When you ask a Building contractor what is keeping them awake at night, the reason they will give you is almost always the rise in Inflation for Construction Costs and when it will end.
They have good reason to feel anxious.
The Construction Leadership Council’s Product Availability Statement in May reported that “price inflation remains a critical issue … the latest data published by BEIS shows that annual material price inflation increased to over 24% in March for a basket of materials. With further restrictions on Russian gas and oil imports across Europe we expect that energy price movements will continue to be unpredictable.”
According to the SCSI/PWC Construction Market Monitor 2022, “There has been a wide variation in material price increases”, with one surveyor describing it as “a year like no other with unprecedented inflation in building costs. Totally unsustainable”.
The latest figures from the BEIS, published April 2022, “costs for some critical building materials are climbing to record highs. For example, in February 2022, the costs for rebar had increased year on year by 44%, fabricated structural steel by 36% and a 45% increase in particle board. Imported plywood has grown by 29% and pre-cast concrete products have grown by 26%.”
The reality of these pressures cannot be ignored and it should not be the job of the contractor to absorb or mitigate against the event.
There are many factors that affect the construction industry. Increased demand for infrastructure, a growing and shrinking labor market, coupled with scarcity of basic materials, has had a major impact on ongoing construction projects and new tenders, often resulting in higher costs and delays.
Rapidly growing prices are complicating the bidding process. Higher expenses for everything from material supplies to labour costs eating into the typical general building contractors’ already very limited margins. Therefore it is becoming more difficult to precisely predict future fees in order to efficiently bid for new projects.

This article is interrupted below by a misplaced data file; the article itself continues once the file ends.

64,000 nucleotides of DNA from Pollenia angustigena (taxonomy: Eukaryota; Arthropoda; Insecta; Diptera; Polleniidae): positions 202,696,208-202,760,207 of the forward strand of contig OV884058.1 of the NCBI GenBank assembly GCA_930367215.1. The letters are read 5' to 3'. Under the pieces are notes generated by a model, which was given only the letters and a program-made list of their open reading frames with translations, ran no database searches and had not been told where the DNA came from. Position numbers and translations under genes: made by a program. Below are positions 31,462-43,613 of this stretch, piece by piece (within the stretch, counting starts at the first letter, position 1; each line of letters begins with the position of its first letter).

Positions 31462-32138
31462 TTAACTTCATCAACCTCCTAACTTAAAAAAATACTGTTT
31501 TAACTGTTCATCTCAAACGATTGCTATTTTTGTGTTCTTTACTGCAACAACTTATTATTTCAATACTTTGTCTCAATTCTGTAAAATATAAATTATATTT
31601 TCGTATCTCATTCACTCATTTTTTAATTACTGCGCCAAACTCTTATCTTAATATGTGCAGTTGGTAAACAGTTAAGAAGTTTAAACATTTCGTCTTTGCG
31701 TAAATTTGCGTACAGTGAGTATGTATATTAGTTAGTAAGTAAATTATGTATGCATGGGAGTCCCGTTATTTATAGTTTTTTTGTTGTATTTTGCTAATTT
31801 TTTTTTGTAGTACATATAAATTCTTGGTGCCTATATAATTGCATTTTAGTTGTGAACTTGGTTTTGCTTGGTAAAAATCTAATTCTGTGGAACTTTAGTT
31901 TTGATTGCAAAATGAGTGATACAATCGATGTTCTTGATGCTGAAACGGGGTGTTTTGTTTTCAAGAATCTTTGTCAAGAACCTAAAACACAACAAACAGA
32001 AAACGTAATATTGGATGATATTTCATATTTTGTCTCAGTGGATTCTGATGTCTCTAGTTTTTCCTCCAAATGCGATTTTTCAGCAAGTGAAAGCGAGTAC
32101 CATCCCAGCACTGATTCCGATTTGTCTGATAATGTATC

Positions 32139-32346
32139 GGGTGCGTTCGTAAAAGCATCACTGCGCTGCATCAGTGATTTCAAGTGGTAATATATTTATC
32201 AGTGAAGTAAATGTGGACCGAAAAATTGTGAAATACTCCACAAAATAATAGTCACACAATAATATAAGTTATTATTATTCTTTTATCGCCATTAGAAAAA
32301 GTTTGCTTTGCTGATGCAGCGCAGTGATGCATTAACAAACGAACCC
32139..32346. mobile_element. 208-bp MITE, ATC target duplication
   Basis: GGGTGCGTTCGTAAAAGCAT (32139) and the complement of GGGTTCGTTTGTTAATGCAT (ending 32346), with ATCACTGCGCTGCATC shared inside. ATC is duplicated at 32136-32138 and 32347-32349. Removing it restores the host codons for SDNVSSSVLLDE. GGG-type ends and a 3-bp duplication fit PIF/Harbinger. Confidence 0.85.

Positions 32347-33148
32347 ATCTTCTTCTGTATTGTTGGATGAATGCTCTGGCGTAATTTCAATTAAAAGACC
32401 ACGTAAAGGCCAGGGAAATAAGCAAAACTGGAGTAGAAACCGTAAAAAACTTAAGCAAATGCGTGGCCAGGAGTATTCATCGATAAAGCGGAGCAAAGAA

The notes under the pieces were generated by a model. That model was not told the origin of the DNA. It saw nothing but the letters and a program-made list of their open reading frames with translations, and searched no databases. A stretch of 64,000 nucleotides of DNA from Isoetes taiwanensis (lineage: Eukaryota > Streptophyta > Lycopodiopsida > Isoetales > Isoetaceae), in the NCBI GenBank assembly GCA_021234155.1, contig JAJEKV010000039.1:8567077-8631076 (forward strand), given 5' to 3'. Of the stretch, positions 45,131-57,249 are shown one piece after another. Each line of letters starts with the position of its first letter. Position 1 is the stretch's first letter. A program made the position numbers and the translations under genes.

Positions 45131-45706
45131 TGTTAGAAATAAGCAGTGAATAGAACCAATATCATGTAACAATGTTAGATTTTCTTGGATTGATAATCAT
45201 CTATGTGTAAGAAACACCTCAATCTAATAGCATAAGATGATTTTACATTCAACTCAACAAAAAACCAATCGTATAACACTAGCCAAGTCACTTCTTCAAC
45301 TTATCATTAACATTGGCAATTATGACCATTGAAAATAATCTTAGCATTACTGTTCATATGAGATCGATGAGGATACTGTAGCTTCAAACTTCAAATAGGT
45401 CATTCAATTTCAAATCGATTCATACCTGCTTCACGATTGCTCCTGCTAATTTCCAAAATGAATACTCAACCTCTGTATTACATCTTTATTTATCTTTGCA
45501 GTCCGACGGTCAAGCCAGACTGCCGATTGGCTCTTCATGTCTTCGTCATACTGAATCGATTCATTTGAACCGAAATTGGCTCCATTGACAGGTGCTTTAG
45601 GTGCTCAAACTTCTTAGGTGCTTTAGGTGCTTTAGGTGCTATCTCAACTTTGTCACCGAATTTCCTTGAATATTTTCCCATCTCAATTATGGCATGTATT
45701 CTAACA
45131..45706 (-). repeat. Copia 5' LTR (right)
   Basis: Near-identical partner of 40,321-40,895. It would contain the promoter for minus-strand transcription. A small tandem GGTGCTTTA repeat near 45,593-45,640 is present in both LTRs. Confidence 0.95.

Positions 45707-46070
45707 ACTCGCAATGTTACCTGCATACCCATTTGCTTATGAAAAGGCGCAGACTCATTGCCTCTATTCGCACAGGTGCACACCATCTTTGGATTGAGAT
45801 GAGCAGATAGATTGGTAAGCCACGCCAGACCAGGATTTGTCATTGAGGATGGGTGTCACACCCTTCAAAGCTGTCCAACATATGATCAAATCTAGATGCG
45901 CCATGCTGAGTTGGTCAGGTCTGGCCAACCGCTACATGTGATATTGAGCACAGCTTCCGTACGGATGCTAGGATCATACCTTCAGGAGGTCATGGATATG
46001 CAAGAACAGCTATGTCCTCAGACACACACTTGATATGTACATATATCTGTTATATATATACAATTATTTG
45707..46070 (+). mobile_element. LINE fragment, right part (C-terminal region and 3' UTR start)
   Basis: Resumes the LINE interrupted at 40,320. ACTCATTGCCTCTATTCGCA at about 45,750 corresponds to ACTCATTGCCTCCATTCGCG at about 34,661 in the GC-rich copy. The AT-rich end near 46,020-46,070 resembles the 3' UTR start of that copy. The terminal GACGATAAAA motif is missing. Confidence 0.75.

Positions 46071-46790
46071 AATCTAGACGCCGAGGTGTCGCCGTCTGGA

Some Steps General Building Contractors Should Consider:
Engage Early: It is important to discuss the small print and manage any pressures that are identified before delivery. This needs to be an open and sincere conversation, that will assist to identify any manageable challenges early and as a team, detect the best-fit approach to move forward.
Projects Specifications: Examine the specifications of your project and the changes in the market which you are exposed to. Are there different approaches that you could take in order to limit these risks but that will still give you the expected outcome?
Materials: The costs of materials are not set to decrease any time soon according to the experts. Therefore if you consider projects early and buy in bulk this could help in limiting your exposure to future price increases.
Identifying fluctuations: It is important when entering a contract to carry out a risk assessment, which should include fluctuations and the timing issues around the availability of materials and labour. Such an assessment will guide you in the most appropriate means of dealing with the risks.
What does the future look like:
At the moment is it difficult to predict what is going to happen in the future for the construction industry but according to the SCSI/PWC Construction Market Monitor 2022, “The outlook for the construction sector in terms of activity levels looks positive, with multiple industry stakeholders predicting to see the sector grow by approximately 15%-20% in 2022”.